After nine months in Game Preview, PUBG emerges fully featured and ready for action on Xbox.
You and millions of others around the world already know how it goes: in PlayerUnknown’s Battlegrounds (AKA PUBG) up to 100 players skydive down to one of three distinct islands, scavenge for gear, and race against an ever-closing circle to kill each other (with no respawns) until there’s just one left standing. PUBG is the game that kicked off the battle royale craze with its great, semi-realistic style of gameplay, and now that the Xbox One version is final and performs well, its excellent balance really shines through.
With the 1.0 update that arrived last week, PUBG on Xbox One shakes off its janky reputation from the Xbox Game Preview version and is finally a solid version of the now second-most popular battle royale shooter. Frame rate stutters a bit in the lobby area and during jumps, but other than that it rarely has trouble holding 30 frames per second on a standard Xbox One, and connection problems or disconnects are rare. I’ve been playing on a standard Xbox One the visuals are a noticeable downgrade compared to the PC version, but I haven’t had many issues other than some buildings taking extra time to fully render.
PUBG on Xbox One also now has every feature of the PC version. When diving into a match you can choose to do so either in first-person only or third-person by default (with first-person as an option) so that you can opt out of people using the unrealistic advantage of peeking around corners in third-person. You can also choose to deploy a solo combatant, with a partner in Duos, or with a full squad of four players. While grouping with random people is technically possible, in my experience most people rarely use a mic, which is extremely frustrating in a game that requires clear communication and teamwork. You’ll really want to find a group of friends to play with in this one.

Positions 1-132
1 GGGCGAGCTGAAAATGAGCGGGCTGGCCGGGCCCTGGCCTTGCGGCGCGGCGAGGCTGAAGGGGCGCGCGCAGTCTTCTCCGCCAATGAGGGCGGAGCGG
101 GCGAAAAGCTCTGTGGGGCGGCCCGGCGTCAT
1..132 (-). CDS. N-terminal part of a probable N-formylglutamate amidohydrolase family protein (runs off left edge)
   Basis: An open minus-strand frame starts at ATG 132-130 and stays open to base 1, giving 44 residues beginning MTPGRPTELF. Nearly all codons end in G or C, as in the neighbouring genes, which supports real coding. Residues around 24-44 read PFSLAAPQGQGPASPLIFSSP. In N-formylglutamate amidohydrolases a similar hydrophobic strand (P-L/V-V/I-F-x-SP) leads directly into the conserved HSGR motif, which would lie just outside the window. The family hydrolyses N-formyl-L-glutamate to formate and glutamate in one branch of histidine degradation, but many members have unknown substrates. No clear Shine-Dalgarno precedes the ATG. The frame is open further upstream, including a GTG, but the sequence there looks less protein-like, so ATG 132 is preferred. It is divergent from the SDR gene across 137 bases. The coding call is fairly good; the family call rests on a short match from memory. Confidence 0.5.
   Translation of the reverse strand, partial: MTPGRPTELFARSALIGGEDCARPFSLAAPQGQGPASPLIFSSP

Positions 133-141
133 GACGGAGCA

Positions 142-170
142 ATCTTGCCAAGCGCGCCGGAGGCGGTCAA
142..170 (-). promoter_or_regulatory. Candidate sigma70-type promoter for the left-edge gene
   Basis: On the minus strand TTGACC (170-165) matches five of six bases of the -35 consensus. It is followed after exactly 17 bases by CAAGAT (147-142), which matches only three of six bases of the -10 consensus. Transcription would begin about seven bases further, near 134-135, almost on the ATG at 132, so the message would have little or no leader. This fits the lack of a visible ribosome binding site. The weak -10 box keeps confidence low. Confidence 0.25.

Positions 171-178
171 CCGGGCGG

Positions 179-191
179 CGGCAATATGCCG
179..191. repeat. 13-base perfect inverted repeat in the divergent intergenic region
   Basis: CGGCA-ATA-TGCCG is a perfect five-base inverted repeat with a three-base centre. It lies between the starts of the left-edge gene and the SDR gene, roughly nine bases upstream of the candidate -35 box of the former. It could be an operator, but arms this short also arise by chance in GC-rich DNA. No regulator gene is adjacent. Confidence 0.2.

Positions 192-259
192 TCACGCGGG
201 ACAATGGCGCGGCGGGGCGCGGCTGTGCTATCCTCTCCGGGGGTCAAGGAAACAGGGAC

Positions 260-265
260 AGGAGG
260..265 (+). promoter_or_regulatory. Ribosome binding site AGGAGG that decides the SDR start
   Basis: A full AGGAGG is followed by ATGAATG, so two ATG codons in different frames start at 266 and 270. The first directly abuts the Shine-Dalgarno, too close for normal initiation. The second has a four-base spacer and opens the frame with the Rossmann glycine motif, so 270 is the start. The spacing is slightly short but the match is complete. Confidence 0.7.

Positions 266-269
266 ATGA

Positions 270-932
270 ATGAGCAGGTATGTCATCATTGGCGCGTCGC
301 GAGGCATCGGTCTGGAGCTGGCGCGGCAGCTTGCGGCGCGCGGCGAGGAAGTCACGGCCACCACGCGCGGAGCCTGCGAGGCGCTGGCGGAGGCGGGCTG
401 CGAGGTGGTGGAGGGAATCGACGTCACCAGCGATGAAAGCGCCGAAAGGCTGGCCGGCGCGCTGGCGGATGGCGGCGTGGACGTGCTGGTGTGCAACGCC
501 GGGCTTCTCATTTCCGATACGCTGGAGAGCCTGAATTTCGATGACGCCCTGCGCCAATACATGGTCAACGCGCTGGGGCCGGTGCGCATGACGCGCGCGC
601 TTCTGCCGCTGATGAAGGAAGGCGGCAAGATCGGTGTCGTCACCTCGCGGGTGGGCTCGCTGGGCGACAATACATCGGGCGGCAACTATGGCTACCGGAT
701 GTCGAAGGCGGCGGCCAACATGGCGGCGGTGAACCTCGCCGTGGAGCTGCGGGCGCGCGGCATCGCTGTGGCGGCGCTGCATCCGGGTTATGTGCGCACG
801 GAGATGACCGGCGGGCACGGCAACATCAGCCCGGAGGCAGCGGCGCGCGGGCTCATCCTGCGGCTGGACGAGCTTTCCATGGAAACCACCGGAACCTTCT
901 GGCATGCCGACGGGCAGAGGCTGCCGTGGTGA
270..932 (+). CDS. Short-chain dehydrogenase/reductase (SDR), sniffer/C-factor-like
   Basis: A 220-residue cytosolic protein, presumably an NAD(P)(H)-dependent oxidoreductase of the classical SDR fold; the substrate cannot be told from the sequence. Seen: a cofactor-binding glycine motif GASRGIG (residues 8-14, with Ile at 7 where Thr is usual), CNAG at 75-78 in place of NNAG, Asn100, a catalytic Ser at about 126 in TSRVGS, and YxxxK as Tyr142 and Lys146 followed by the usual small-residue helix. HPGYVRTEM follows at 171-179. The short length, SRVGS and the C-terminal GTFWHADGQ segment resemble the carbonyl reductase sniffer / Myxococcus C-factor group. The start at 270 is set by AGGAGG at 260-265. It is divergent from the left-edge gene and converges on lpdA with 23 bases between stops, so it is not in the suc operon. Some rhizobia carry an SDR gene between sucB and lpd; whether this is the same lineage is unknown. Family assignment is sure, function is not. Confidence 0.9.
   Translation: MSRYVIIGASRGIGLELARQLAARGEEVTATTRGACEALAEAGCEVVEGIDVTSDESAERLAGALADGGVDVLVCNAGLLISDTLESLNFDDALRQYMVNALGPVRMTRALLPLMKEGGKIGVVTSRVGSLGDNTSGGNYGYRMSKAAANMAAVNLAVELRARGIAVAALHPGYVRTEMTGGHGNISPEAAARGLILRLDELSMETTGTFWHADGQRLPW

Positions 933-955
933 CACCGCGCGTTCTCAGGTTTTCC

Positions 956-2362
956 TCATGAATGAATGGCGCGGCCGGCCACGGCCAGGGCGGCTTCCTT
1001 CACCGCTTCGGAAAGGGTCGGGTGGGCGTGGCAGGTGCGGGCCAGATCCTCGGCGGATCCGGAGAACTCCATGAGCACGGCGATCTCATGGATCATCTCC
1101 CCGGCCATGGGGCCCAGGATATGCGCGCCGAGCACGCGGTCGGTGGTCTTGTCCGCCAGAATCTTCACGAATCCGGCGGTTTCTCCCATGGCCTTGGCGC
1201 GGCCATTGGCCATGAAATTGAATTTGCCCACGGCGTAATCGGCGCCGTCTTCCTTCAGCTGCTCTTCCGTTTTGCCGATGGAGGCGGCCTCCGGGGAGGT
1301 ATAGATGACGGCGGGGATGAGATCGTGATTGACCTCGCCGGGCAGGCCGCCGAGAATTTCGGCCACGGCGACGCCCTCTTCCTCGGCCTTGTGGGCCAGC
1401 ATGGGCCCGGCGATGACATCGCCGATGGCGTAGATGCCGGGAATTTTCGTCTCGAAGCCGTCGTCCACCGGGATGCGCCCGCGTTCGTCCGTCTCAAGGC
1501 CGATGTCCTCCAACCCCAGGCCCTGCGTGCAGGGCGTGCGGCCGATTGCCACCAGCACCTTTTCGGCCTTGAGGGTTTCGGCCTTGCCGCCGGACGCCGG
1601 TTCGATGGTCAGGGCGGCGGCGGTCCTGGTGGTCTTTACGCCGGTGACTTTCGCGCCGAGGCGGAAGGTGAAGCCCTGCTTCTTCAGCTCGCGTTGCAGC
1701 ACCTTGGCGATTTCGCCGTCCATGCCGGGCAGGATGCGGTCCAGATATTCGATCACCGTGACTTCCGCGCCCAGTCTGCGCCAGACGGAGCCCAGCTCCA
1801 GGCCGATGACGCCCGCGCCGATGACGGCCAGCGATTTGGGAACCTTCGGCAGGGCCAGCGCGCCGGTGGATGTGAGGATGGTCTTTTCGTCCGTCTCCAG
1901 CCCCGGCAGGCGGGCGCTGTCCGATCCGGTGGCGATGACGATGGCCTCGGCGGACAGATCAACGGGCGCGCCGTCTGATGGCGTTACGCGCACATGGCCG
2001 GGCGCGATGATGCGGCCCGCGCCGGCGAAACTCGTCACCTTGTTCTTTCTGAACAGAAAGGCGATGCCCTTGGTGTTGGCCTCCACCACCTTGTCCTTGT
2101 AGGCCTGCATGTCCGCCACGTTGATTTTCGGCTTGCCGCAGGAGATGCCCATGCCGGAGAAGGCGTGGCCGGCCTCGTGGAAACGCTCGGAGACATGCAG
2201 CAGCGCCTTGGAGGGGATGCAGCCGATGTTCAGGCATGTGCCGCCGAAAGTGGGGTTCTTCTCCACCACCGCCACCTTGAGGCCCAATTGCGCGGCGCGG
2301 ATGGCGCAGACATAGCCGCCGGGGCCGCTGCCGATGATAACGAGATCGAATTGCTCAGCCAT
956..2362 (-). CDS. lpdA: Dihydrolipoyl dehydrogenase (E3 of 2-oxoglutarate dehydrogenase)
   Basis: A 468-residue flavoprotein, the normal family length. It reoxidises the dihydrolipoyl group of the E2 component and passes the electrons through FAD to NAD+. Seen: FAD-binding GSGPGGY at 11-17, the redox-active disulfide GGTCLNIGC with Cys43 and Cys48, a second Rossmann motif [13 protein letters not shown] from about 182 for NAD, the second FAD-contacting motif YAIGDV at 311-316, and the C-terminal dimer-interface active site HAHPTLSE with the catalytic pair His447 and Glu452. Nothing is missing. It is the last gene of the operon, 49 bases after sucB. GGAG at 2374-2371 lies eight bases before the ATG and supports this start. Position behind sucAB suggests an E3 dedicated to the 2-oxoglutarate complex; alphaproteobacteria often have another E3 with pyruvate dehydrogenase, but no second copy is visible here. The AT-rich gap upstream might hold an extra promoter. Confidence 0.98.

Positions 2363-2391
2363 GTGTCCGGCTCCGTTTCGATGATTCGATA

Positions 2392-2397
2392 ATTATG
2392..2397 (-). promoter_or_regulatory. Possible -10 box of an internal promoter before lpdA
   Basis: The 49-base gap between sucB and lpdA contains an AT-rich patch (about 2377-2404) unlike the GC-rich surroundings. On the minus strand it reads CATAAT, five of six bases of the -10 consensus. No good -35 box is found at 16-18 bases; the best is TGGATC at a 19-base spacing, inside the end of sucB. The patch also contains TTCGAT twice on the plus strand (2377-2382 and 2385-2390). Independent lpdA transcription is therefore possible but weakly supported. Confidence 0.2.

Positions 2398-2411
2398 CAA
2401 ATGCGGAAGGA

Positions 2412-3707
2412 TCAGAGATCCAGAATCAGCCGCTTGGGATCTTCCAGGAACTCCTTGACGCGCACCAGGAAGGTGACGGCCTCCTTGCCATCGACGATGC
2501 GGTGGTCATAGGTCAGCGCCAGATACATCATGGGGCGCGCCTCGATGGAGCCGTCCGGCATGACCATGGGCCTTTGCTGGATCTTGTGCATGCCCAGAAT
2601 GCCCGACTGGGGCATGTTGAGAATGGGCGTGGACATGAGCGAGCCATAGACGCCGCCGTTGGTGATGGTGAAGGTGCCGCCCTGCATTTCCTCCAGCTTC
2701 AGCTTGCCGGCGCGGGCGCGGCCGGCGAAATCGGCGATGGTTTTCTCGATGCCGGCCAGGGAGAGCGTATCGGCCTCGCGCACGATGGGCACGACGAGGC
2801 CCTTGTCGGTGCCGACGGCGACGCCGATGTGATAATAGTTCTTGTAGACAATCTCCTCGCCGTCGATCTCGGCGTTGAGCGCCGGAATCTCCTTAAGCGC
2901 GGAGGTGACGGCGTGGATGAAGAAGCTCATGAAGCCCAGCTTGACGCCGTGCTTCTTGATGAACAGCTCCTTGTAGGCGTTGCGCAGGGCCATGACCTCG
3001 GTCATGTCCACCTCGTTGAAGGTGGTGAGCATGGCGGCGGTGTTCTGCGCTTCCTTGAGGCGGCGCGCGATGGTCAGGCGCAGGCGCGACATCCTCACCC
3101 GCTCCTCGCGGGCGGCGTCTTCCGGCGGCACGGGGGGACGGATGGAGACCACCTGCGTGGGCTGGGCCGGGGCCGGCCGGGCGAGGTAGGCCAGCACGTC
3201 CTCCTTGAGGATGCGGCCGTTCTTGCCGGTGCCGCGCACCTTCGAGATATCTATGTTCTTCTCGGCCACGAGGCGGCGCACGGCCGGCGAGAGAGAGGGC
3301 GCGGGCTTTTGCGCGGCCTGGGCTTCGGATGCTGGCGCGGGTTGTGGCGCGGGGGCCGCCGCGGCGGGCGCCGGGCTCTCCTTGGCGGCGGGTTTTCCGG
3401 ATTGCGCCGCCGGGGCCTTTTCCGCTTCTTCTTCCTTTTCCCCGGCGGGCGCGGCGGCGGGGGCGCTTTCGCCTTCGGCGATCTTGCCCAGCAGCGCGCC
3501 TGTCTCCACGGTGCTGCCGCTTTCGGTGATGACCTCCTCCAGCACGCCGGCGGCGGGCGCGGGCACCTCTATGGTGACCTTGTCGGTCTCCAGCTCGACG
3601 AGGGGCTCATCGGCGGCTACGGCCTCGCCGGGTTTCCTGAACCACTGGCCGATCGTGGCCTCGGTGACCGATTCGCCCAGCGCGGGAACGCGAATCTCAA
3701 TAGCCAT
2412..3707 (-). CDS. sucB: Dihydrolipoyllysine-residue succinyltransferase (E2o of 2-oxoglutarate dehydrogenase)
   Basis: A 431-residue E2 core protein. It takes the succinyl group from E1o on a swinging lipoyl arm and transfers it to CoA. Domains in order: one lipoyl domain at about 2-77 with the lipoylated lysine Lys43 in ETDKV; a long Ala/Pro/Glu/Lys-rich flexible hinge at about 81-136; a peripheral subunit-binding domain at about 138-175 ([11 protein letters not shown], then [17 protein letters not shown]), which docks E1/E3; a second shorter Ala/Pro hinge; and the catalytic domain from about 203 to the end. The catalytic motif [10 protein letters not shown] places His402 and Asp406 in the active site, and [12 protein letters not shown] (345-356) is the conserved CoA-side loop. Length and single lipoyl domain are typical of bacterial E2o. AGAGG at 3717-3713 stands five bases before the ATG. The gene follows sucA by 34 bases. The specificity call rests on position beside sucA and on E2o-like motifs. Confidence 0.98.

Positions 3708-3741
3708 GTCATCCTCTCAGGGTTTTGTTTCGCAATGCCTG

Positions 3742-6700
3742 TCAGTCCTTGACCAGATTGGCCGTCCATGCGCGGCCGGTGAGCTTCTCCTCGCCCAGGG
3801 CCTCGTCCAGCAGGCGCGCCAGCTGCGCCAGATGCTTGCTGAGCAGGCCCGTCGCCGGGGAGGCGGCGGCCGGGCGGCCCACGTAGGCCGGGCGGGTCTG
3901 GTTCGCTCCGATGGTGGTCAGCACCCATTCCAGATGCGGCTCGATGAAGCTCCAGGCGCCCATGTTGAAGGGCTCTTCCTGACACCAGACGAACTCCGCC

PUBG is a methodical and tactical experience.
Compared to other battle royale shooters – and specifically Fortnite – PUBG is a methodical and tactical experience, one that’s as much about avoiding combat until you’re sure you have the upper hand as it is about actually scoring kills. That makes the highs that much more exhilarating but also the lows can be painfully boring. Hunkering down behind cover while under fire by an enemy squad, calling out directions on the compass to teammates to try to organize a flank, or hysterically laughing when things go terribly wrong underscores what makes the battle royale genre so fun. But given the size of the three maps and slow pacing, you may have games that stretch for over 20 minutes without ever seeing a single person and then get shot in the head by a mountaintop sniper – those runs are super frustrating.
Since PUBG has a much more realistic tone, there’s no magically building walls out of thin air, grappling hooks, rocket launchers, or Thanos crossovers to be found here. Instead, each piece of gear you find is placed semi-logically in buildings around the post-apocalyptic landscapes. You start out with no items at all, but everyone has the same two primary weapon slots, sidearm slot, throwable slot, and storage/armor slots. Backpacks, body armor, and helmets are all tiered from Level 1 to Level 3, but each gun is created identically to the other guns of its type. So there aren’t different color-coded rarity levels between different AKMs or M416 rifles; instead, you find attachments to improve your weapons over the course of the match. The great thing about this system is that it incentivizes you to constantly loot and find better gear, up until you’re near the end – which is when you’re tempted to risk it all by exposing yourself to go for one of the air-dropped loot crates containing high-end gear and weapons. PUBG’s more serious tone isn’t as accessible, but its cohesive attitude and strong core premise tie everything together exceptionally well without feeling obnoxious.